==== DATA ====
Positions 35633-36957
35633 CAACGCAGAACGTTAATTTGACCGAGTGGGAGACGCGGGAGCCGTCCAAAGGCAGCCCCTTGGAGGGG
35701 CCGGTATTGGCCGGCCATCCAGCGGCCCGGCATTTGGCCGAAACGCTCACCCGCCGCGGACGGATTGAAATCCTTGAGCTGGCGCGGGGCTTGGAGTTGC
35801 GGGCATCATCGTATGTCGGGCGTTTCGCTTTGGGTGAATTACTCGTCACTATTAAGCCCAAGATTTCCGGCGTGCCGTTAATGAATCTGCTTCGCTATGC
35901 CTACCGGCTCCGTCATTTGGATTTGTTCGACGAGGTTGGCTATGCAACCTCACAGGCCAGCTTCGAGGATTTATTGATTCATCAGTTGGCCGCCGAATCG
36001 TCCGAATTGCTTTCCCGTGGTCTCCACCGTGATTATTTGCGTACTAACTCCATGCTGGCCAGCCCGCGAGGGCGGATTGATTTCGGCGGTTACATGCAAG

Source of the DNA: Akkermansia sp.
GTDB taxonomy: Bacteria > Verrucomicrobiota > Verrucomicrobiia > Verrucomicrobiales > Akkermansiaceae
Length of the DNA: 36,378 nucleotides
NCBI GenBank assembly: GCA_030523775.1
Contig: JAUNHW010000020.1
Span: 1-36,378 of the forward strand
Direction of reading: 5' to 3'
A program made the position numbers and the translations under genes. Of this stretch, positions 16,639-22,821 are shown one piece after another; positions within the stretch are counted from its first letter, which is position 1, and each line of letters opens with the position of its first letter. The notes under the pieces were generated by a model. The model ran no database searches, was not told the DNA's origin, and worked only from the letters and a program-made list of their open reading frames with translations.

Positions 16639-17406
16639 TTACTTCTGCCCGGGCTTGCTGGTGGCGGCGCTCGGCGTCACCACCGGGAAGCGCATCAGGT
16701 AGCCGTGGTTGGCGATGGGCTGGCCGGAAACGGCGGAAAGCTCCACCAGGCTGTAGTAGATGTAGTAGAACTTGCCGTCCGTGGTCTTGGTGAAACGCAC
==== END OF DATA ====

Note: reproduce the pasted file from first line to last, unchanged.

Positions 35633-36957
35633 CAACGCAGAACGTTAATTTGACCGAGTGGGAGACGCGGGAGCCGTCCAAAGGCAGCCCCTTGGAGGGG
35701 CCGGTATTGGCCGGCCATCCAGCGGCCCGGCATTTGGCCGAAACGCTCACCCGCCGCGGACGGATTGAAATCCTTGAGCTGGCGCGGGGCTTGGAGTTGC
35801 GGGCATCATCGTATGTCGGGCGTTTCGCTTTGGGTGAATTACTCGTCACTATTAAGCCCAAGATTTCCGGCGTGCCGTTAATGAATCTGCTTCGCTATGC
35901 CTACCGGCTCCGTCATTTGGATTTGTTCGACGAGGTTGGCTATGCAACCTCACAGGCCAGCTTCGAGGATTTATTGATTCATCAGTTGGCCGCCGAATCG
36001 TCCGAATTGCTTTCCCGTGGTCTCCACCGTGATTATTTGCGTACTAACTCCATGCTGGCCAGCCCGCGAGGGCGGATTGATTTCGGCGGTTACATGCAAG

Source of the DNA: Akkermansia sp.
GTDB taxonomy: Bacteria > Verrucomicrobiota > Verrucomicrobiia > Verrucomicrobiales > Akkermansiaceae
Length of the DNA: 36,378 nucleotides
NCBI GenBank assembly: GCA_030523775.1
Contig: JAUNHW010000020.1
Span: 1-36,378 of the forward strand
Direction of reading: 5' to 3'
A program made the position numbers and the translations under genes. Of this stretch, positions 16,639-22,821 are shown one piece after another; positions within the stretch are counted from its first letter, which is position 1, and each line of letters opens with the position of its first letter. The notes under the pieces were generated by a model. The model ran no database searches, was not told the DNA's origin, and worked only from the letters and a program-made list of their open reading frames with translations.

Positions 16639-17406
16639 TTACTTCTGCCCGGGCTTGCTGGTGGCGGCGCTCGGCGTCACCACCGGGAAGCGCATCAGGT
16701 AGCCGTGGTTGGCGATGGGCTGGCCGGAAACGGCGGAAAGCTCCACCAGGCTGTAGTAGATGTAGTAGAACTTGCCGTCCGTGGTCTTGGTGAAACGCAC